Winthrop Dean Sullivan to Leave Weinstein’s Legal Team


Sullivan Leaves Weinstein Legal Team
The day before Harvard announced Saturday it would not be renewing Winthrop Faculty Deans Ronald S. Sullivan and Stephanie R. Robinson after this school year, Sullivan told a Manhattan judge he would no longer be representing alleged sexual abuser Harvey Weinstein.

Winthrop Faculty Dean Ronald S. Sullivan, Jr. told a Manhattan judge Friday he will no longer represent Harvey Weinstein in his Manhattan sex abuse trial, according to a spokesperson for Weinstein.

Weinstein spokesperson Juda S. Engelmayer wrote that the Hollywood producer is “grateful” for Sullivan’s work on his legal team and noted that Sullivan has offered to advise him as the case moves forward.

“Mr Weinstein is extremely grateful to Ronald Sullivan for his work with him until now, and for Ron's offer to advise where he can going forward. Mr. Sullivan believed that Mr. Weinstein deserved a vigorous defense, and it is a sad moment for us all right now,” Engelmayer wrote.

“We, as a country, have now reached the point when a Harvard lawyer and professor cannot serve his duty to, and belief in, the law and defend a person who may be deemed unpopular or unworthy of a legal defense by segments of the public,” he added.


The announcement came a day before Dean of the College Rakesh Khurana wrote in an email to Winthrop residents that he will not renew Sullivan and his wife Stephanie R. Robinson as faculty deans when their term ends on June 30. Since Sullivan announced he would represent Weinstein in January, he has faced a torrent of student calls for administrators to remove him.

ABC News first reported Sullivan’s decision to leave Weinstein’s legal team early Sunday morning. A notice of his decision will be made public Monday, according to their report.

Sullivan did not immediately respond to requests for comment on his decision Sunday afternoon.

Student activists have taken to protests and online posts to criticize Sullivan’s decision to represent Weinstein. They argued that his representation of Weinstein conflicted with his duties as faculty dean. Last week, 178 students attended a sit-in at Winthrop’s dining hall to “reclaim” the house. Student groups Our Harvard Can Do Better, the Association for Black Harvard Women, and Student Labor Action Movement organized the event.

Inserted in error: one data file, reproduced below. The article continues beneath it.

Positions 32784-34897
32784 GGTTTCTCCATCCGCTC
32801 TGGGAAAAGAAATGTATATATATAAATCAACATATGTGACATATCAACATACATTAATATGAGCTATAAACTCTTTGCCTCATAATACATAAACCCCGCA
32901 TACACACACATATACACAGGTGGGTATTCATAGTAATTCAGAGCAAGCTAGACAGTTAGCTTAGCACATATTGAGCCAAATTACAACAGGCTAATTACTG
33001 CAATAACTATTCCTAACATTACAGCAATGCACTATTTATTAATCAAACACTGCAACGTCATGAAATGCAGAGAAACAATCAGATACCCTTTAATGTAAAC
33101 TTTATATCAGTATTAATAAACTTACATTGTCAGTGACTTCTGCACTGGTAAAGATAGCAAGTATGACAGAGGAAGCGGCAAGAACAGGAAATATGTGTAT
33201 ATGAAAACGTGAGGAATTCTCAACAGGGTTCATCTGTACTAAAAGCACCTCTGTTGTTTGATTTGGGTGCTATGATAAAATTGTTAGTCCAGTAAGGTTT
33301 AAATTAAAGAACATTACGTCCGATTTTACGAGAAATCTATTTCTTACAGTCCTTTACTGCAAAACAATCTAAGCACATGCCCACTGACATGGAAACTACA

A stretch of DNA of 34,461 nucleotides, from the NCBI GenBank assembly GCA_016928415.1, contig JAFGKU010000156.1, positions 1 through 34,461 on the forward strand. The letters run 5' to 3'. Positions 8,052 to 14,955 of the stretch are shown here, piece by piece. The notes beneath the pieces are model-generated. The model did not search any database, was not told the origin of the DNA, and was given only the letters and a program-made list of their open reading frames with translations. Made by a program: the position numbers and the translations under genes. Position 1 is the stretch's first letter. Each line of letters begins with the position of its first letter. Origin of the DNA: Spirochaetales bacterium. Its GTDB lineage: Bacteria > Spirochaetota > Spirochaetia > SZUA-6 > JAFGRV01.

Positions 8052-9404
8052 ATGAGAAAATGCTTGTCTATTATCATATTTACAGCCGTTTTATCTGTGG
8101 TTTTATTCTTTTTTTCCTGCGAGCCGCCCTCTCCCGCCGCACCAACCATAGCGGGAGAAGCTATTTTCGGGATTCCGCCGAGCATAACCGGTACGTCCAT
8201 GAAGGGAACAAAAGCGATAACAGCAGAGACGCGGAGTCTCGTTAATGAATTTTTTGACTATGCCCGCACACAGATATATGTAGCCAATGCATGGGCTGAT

Though the first calls for Sullivan’s removal came as a result of his decision to represent Weinstein, in the months since students and administrators have argued that his response to criticism and the environment he and Robinson created in Winthrop are also cause for concern.

The Crimson reported on Friday that Sullivan and Robinson’s tenure at Winthrop has been marked by a culture of retaliation and fear, according to a dozen current and former House staff. At one point in their tenure, 13 resident tutors — more than half that year’s tutor staff — made a pact to resign in protest, though they ultimately stayed.

Many students — including Winthrop residents and those involved with student organizations who have been vocal in their calls for Sullivan to step down from his faculty dean position — rejoiced at Khurana’s announcement yesterday after more than three months of campus controversy.

—Staff writer Shera S. Avi-Yonah can be reached at Follow her on Twitter at @saviyonah.

—Staff writer Aidan F. Ryan can be reached at Follow him on Twitter @AidanRyanNH.